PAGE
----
On the night of the 17th, it pushed forward under a heavy artillery fire in support of a portion of the corps which had been actively engaged. On the morning of the 18th, the regiment advanced slowly, crossing the Norfolk and Petersburg Railroad, and driving the enemy's skirmishers into their main line of works. About five P. M., the whole corps charged upon his entrenchments. The Eighty-eighth was in advance and after getting within sixty yards of his first line, was compelled to lie fiat upon the ground, a terrific fire of artillery being centered upon that portion of the line. Night coming on, slight earth-works were thrown up with the aid of bayonets, the regiment being so far in advance of the rest of the division that it could not be withdrawn or re-inforced. The colors were sent to the rear, Sergeant Ewing, of Company B, who had originally enlisted as a drummer boy, crawling back with them.

About midnight small spades were sent out to the command, the bearers being compelled to crawl along the ground, the enemy's sharp-shooters having complete control of the position. By daylight, sufficient entrenchments had been thrown up to afford some protection, and in the afternoon the regiment was relieved. Arriving at the railroad, it was ordered to the left of the brigade, and compelled to march over an exposed piece of ground, upon which his sharp shooters were directing their fire. The loss here was about thirty killed and wounded, Lieutenant Atwood G. Sinn being among the killed. Moving to the left it went into position at the Jerusalem Plank Road, and was engaged in building forts and entrenchments.

On the 30th of July it moved to the extreme left of the entire line, where the regiment was engaged on picket duty until the 18th, when it marched to the Weldon Railroad, meeting with but slight resistance. Assisting for a few hours in destroying the railroad, the command was advanced along the road towards Petersburg and filed into a dense wood where fortifications were thrown up. The enemy soon commenced a sharp skirmish fire at various portions of the line, as if to test its strength, when suddenly he charged upon the right of the division, breaking through, taking many prisoners, and gaining the rear of the brigade. Orders were given to jump to the other side of the works and open fire. The wood was composed of dense underbrush, and the enemy became scattered. Taking advantage of his confusion, the brigade charged through, routing him, taking some prisoners, and reaching an open space in the rear under cover of the Union batteries. Here it re-formed, and while returning to its first position, Captain Jacob Houder, commanding the regiment, was instantly killed.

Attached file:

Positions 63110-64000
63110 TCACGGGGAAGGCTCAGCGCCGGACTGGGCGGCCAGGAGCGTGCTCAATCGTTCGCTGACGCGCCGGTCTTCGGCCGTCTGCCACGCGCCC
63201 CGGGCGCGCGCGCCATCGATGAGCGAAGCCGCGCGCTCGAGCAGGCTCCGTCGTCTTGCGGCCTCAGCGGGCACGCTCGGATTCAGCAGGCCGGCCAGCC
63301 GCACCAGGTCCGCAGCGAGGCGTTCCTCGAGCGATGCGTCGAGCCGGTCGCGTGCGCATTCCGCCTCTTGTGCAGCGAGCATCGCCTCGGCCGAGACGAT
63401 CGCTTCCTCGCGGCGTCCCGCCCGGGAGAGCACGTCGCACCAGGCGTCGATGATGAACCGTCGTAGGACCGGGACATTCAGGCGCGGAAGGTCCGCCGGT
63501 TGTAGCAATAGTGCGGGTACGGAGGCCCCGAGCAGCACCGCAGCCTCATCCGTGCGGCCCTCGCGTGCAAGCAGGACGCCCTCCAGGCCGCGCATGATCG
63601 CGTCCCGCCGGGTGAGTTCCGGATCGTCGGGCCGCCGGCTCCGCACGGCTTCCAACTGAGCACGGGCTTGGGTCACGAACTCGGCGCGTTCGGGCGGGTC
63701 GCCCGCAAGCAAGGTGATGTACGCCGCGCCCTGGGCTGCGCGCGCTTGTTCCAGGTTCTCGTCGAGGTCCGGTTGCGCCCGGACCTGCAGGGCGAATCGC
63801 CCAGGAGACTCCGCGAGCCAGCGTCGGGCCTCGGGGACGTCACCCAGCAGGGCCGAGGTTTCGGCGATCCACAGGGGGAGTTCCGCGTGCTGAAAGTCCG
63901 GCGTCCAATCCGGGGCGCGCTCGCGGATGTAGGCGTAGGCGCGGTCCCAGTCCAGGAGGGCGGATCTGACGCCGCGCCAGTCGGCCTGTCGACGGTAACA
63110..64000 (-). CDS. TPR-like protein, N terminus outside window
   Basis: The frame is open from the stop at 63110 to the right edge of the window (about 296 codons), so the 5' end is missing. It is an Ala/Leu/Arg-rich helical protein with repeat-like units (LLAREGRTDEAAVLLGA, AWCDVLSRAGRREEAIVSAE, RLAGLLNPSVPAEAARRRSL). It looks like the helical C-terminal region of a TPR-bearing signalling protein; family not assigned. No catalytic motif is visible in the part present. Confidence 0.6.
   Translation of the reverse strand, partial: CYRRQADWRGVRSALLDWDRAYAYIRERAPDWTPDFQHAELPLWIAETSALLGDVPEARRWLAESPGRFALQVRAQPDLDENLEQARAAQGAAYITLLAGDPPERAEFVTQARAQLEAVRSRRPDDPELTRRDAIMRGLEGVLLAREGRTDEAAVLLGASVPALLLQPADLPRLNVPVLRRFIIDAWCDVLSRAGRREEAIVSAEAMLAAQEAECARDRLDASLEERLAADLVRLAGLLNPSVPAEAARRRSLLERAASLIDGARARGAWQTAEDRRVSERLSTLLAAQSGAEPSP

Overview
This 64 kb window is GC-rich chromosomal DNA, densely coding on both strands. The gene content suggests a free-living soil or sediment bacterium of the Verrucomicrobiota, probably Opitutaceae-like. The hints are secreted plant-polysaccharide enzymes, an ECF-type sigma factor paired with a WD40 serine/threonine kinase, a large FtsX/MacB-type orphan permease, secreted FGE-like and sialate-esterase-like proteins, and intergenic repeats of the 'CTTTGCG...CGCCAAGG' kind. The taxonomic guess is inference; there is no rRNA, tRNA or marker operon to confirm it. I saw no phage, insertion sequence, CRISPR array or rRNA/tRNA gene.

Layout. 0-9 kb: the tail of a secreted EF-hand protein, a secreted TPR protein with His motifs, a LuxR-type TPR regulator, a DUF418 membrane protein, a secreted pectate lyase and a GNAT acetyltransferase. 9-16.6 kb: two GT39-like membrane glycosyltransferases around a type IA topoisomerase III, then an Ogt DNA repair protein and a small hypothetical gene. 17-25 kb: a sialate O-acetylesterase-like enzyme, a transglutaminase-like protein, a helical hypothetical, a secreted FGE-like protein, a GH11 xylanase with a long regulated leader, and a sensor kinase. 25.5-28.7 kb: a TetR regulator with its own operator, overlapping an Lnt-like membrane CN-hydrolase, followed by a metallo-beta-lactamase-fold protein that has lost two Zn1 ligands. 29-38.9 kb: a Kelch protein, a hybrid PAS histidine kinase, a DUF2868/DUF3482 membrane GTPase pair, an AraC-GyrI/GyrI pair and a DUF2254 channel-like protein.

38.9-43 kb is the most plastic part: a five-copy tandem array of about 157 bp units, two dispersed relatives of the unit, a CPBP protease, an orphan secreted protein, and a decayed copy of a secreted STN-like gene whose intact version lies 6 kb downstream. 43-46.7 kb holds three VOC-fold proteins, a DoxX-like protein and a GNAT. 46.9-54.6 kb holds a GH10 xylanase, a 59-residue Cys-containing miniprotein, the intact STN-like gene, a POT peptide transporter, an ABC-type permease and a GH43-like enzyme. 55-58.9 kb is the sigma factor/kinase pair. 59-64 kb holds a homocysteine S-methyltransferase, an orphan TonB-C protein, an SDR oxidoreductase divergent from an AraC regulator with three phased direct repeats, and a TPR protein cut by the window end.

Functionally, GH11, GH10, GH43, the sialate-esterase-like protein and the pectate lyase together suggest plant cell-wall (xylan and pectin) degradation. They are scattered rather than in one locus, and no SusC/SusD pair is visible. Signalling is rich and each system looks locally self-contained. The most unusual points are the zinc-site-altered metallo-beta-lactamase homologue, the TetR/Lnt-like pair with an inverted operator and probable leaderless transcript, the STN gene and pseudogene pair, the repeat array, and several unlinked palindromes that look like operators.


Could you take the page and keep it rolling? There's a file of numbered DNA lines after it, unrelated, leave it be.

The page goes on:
Early on the following morning it marched to the left to support the First Division, which had been attacked, and the enemy was repulsed with great slaughter. A few days later the regiment was actively engaged in building fortifications, among which was Fort Dushane, and on its completion, the Eighty-eighth was ordered to garrison it. On the 11th of November two hundred conscripts were received, making about three hundred and fifty officers and men for duty.

On the 7th of December the regiment joined in the movement on the Jerusalem Plank Road, extending to the South Side Railroad. On the 5th of February, 1865, it moved towards Hatcher's Run, and on the 6th, after a severe fight of about two hours near Dabney's Mill, was repulsed. The next day it encountered the enemy at Hatcher's Run and suffered severe loss, Lieutenants Sylvester H. Martin and Edward L. Gilligan being among the severely wounded.

The regiment went into camp near Hatcher's Run, and remained until the 29th of March, when it joined in active operations, being hotly engaged and losing Lieutenant Daniel J. Lehman killed, and Lieutenant M'Callicher wounded. On the 1st of April it was again engaged, losing Captain Thomas J. Koch killed. With the Fifth Corps it participated in the marching and fighting which ensued, until the 9th, when Lee surrendered and it commenced the homeward march. Passing through Petersburg, Manchester, and Richmond, it proceeded to Washington, where, on the 30th of June, 1865 it was mustered out of service.

Source: Bates, Samuel P. History of the Pennsylvania Volunteers, 1861-65, Harrisburg, 1868-1871.